Is Canada ‘strategizing’ or choosing?

In my previous article, I described the way conservative party leader, Prime Minister Stephen Harper was elected again and again;  not representative of the average Canadian’s preference but as a result of familiarity and complacency.  His was a familiar name during the Liberal Party’s frequent leadership turnover and some folks are complacent about reading up on other candidates.  How many Canadians “just pick someone” or vote “same as before”, rather than doing a tiny bit of digging and inviting discovery of other options?

My beliefs and concerns are usually in line with the Green Party but they and the NDPs were long dismissed as too small to effect any electoral weight.  Isn’t it odd?  We mechanically viewed our choices as “A” or “B”, similarly to the Americans.  Then came Jack Layton.  Jack was inspiring and cared about people and change.  He challenged opposition comfortably but was supremely likeable.  On his deathbed, when he needn’t have given his day job any more thought, he wrote “A Letter To Canadians”.  His small party reached official opposition status in our 2011 election.

Does no one remember that we still considered the NDPs “too small to vote for” even then?  Eventually, when the election was inprogress, we could see Jack gaining favour but does no one remember being shocked at the Liberal Party’s decimation?  Micheal Ignatiuff lost his riding’s seat.  I remember thinking:  “I like Jack Layton but is voting for him helping unfavourable candidates win”?  The mathematics didn’t occur to me then:  a vote for what we want, is a valid vote away from undesirables.  I followed my gut and Jack did not see his surge of new seats as a loss.  He experienced a historic coup.

After his death, I was an undecided voter.  New NDP leader Thomas Mulcair isn’t for me.  He puts down other parties, instead of simply stating what he would do for our country.  It has reached the point of sounding childish;  the misconception that downplaying others will lift the spotlight on one’s self.  What’s more, he hovers over the few default issues that he thinks he is expected to harp about.  My family advocates exercising our vote.  When none of the major parties appealed to me, nor are their platforms applicable to me in most categories;  I found myself guilty of not reflecting what I really want.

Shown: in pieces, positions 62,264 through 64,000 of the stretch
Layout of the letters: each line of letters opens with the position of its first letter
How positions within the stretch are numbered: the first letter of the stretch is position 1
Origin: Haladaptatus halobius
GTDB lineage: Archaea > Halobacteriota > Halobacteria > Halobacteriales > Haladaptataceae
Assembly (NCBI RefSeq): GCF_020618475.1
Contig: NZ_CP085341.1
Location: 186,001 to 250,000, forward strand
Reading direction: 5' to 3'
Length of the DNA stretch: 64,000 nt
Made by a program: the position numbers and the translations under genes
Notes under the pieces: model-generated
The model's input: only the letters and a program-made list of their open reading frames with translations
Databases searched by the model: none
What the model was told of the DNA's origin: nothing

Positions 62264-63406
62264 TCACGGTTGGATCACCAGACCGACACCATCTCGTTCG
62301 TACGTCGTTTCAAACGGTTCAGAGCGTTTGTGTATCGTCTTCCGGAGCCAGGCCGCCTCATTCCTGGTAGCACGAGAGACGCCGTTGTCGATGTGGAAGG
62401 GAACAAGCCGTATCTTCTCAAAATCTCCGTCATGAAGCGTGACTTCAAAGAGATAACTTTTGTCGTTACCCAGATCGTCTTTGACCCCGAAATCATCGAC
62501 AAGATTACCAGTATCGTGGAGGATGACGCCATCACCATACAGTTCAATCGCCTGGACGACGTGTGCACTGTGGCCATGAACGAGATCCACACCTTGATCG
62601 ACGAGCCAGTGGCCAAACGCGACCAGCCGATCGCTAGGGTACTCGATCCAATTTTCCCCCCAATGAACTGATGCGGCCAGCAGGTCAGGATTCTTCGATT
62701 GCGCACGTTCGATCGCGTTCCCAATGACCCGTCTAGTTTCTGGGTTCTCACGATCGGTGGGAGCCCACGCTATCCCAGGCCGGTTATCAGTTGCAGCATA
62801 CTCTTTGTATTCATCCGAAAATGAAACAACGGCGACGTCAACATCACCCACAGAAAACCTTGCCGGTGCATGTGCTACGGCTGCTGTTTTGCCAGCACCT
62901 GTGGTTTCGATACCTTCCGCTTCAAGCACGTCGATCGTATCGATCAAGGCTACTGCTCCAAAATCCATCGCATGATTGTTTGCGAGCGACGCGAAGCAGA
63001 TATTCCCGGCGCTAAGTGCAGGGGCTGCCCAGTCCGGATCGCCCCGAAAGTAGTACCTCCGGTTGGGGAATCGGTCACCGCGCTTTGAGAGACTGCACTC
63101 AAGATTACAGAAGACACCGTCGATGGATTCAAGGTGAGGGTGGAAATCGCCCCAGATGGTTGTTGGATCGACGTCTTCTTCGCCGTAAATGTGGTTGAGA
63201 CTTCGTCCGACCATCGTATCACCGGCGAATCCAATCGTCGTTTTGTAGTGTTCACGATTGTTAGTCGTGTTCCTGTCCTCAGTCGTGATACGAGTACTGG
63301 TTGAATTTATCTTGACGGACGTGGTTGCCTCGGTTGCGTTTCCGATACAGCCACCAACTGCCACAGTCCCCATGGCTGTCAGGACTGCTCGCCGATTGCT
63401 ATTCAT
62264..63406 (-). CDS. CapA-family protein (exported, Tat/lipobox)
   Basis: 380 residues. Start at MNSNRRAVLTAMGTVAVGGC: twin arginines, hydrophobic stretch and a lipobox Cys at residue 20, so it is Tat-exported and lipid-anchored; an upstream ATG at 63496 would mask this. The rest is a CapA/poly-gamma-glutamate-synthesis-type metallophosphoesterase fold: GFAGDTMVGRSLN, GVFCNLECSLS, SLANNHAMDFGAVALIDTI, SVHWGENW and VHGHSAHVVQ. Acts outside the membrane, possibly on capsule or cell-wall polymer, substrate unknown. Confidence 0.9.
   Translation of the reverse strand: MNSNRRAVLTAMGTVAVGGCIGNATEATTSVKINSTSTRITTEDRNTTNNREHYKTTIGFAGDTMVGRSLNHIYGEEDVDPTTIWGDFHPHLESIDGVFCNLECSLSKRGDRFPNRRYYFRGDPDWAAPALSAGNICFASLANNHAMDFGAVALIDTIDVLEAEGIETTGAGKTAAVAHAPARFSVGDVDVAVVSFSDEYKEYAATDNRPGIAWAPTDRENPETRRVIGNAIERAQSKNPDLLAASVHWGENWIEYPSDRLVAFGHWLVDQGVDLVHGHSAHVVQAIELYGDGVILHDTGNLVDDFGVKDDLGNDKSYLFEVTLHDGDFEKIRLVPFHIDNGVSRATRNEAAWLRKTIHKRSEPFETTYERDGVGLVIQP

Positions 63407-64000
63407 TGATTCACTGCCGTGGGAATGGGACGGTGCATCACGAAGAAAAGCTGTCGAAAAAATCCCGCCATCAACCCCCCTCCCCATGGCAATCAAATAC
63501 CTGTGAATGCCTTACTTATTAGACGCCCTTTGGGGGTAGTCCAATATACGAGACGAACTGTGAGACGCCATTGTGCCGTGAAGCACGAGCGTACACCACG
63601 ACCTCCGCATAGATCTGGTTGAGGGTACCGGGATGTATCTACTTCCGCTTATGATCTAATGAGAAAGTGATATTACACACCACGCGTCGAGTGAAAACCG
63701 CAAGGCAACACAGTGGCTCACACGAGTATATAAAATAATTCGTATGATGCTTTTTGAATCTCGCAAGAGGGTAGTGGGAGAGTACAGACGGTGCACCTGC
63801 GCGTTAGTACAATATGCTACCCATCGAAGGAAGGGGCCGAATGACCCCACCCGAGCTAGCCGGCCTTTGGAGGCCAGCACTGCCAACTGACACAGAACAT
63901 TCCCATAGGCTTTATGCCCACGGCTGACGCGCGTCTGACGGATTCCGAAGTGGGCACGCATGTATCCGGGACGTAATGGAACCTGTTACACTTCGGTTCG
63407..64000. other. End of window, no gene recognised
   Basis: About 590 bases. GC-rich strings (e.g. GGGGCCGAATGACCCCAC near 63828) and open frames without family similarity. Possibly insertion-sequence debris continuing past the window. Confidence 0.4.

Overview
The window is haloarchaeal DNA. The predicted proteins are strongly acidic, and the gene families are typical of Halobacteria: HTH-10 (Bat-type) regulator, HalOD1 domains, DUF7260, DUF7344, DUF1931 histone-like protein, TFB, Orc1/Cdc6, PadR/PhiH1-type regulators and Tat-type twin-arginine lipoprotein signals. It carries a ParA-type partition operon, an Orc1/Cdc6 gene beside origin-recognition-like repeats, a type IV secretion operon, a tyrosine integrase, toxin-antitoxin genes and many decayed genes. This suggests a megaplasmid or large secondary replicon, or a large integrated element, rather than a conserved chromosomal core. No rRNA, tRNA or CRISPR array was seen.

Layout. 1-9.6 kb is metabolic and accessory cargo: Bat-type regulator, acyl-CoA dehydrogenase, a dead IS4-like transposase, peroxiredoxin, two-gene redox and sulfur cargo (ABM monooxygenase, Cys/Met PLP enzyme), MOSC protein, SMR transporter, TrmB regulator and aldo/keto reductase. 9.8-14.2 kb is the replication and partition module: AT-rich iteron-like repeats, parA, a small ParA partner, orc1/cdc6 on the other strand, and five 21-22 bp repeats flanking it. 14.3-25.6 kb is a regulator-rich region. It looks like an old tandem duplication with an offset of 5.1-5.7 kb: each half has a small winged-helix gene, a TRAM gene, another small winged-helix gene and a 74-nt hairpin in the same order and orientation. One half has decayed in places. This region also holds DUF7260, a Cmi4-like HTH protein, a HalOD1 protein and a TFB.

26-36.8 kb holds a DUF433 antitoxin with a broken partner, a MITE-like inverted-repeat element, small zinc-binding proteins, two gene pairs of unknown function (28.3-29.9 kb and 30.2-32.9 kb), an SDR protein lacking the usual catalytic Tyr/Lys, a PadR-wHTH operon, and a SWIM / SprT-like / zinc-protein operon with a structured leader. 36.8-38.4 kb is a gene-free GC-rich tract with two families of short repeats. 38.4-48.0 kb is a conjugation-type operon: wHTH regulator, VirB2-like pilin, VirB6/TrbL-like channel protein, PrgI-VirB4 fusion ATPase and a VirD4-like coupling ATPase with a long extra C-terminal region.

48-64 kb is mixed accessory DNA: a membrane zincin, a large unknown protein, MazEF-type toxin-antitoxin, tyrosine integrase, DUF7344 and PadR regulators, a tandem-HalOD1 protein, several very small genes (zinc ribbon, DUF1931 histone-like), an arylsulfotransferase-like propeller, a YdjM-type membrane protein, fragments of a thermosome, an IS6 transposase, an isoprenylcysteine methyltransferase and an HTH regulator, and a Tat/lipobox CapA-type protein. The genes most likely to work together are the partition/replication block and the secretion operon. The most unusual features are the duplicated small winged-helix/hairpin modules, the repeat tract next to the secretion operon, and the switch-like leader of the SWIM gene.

How ludicrous not to consider the Green Party, with the platform that echoes so many of our ideals.  Their exclusion, censorship from television will not hide their clearly-budgeted platform from Canadians;  nor their names from our ballot boxes.  They are a valid, strong option whom we can choose.  Why minimize our vote by regarding it as a means to change out Prime Minister Harper?  ANY vote we cast elsewhere is a vote away from him.  As a matter of fact, it’s a vote away from all, except the party we choose!

Finally:  there is no such thing as “too small for our vote”.  Small becomes big when enough of us check-off that party, on the ballots we are handed….  tomorrow!  We will not limit our options to three parties that seem big – for now.  We will exercise our votes in favour of who we want.  Let’s surprise Canadians with the power of our choice again.

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About RIEDEL Fascination

I cherish animals, plants, reading, music and free spirituality. I welcome you for articles, literary activities, and interaction! Surrounding ourselves with good people is a delight. I occasionally review at The Book Depository.
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